David Mark Berger was born on May 24, 1944, in Cleveland/Ohio, USA. He was the eldest child of Dorothy Berger and the physician Ben Berger. The couple later had two more children, Fred and Barbara, born in 1947 and 1950. The three siblings grew up in Shaker Heights in Cleveland, a district with a large Jewish congregation. The family led a traditional religious life and went to the synagogue. David visited the “Hebrew School” (Jewish Sunday school) for more than year before his bar mitzvah.
When David Berger was 13 years old his father took him to a weightlifting competition which immediately captured the boy’s enthusiasm. His goal and his life’s dream soon became clear—the Olympic Games. David’s parents could not fully relate to his passion but supported him nonetheless.
Barbara Berger remembers her brother as especially intelligent, disciplined, and focussed, while being obstinate at the same time but with a good sense of humor, a pronounced sense of justice and a strong feeling of solidarity with those discriminated.
After graduating from high school he studied psychology at the elite Tulane University. Afterward the athlete left New Orleans for New York and gained a Masters degree in business administration at Columbia University in 1969. He later obtained a doctorate in law. David Berger reached this exceptional level of academic performance at the same time as achieving national success at competitions in the USA, and internationally at the Maccabiah Games, where he even broke the world record in 1969.
In New York David Berger had two dogs, Darius and Jaffa, which he loved dearly. He was a staunch pacifist and took part in demonstrations protesting against the Vietnam War. After participating in two Maccabiah Games in Tel Aviv, the young sportsman became enthusiastically interested in Israel, which he emigrated to in 1970. He never explained his decision to his family but they supposed David hoped to be able to qualify for the Israeli Olympic team. He soon spoke Hebrew fluently and gained Israeli nationality. In his leisure time he worked for the “Spivak Institute,” a center for physically disabled youths. He trained at the Wingate Institute and was a member of the Tel Aviv Maccabiah weightlifting team.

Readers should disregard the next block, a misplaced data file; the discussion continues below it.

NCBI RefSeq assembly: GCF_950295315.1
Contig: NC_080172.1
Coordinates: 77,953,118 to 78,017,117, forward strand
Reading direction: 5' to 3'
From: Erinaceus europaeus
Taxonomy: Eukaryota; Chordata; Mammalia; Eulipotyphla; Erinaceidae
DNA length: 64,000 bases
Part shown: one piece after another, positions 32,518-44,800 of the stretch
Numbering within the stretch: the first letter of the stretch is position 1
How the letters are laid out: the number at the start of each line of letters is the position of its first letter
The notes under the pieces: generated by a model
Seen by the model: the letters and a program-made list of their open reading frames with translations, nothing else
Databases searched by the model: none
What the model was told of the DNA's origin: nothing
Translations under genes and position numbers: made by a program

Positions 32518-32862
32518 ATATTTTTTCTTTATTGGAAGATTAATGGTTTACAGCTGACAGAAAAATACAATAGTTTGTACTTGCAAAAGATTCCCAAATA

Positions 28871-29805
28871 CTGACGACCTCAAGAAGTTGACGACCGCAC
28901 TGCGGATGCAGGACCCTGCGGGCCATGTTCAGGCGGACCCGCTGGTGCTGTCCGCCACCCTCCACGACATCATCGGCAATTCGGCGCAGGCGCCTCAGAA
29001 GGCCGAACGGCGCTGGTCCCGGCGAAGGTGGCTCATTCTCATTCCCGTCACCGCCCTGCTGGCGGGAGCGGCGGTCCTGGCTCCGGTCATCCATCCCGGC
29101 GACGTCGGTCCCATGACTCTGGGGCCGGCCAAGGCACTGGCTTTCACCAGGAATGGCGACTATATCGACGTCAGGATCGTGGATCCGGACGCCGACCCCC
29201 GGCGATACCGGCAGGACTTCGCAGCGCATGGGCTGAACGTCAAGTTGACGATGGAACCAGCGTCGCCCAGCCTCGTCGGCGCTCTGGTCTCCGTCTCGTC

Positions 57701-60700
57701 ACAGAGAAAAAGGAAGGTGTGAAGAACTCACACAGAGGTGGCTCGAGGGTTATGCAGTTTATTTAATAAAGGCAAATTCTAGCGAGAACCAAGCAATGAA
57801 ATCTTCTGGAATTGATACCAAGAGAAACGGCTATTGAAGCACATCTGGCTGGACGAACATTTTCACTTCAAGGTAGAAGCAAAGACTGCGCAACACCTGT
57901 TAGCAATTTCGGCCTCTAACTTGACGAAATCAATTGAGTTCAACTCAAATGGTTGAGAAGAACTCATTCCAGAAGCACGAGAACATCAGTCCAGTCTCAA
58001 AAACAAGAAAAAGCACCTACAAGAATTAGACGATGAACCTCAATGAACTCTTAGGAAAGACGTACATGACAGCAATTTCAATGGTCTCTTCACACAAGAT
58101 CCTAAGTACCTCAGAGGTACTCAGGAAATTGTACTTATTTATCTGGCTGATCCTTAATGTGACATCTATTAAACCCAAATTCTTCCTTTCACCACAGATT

In 1972 Barbara Berger visited her brother in Israel. They traveled together to the Summer Olympics in Munich where they met up with their brother Fred. In Munich, David Berger was finally able to make his Olympic dream come true and was bursting with pride as he entered the stadium. Even after his early elimination from the competition he wanted to stay with his team in the Olympic Village and turned down the possibility of joining his siblings in a guesthouse nearby.
On September 5 David Berger was taken hostage by the “Black September” Palestinian terrorist organization in the Olympic Village along with ten of his colleagues. After two hostages were killed, and following lengthy negotiations, he was tied up together with his colleagues and flown in two helicopters to the airfield in Fürstenfeldbruck. During the failed attempt to free the athletes, the terrorists shot their hostages in the helicopters on the airfield which they blew up with hand granades. Bound up in a burning helicopter David Berger died from smoke inhalation.
After the autopsy, David Berger’s body was flown by the US government to Cleveland, at the family’s request, where he was laid to rest. Since then, his family has been committed to commemorating David peacefully. Prizes are donated in his name; monuments have been dedicated to him; streets named after him; local groups of various Jewish organizations have also named themselves after David Berger. A play has also been written in his honor. His great passion, however, has been maintained by his family: Barbara Berger’s son David, who is the spitting image of his uncle, and David’s girlfriend have now also become active weightlifters.
Text: Angela Libal, Sarah Steinborn; Research: Piritta Kleiner, Bayerisches Staatsministeriums für Unterricht und Kultus; Translation: Christopher Wynne
TWELVE MONTHS – TWELVE NAMES
50 Years Olympic Massacre Munich
To commemorate those who died during the Munich Massacre on the 50th anniversary of the 1972 Summer Olympics in Munich in a worthy and lasting manner, the twelve victims are to be remembered throughout the year 2022. Each month, one victim, his biography and fate will form the focal point. This can involve activities concentrated on one specific day or lasting the entire month.
In January, the Jewish Museum Munich, the Munich Documentation Centre for the History of National Socialism, the Amerikahaus, and the Israeli Consulate General in Munich are dedicating a light installation to the weightlifter David Mark Berger. Designed by Horst Konietzny and Saba Bussmann, it can be seen every day from 4 p.m. in the windows of the Amerikahaus at Karolinenplatz 3 in Munich and is supplemented by information on steles in front of the building and an audio track that can be called up with a QR code.
Follow the commemorative project on our social media channels as well under the hashtag #OlympiaAttentat1972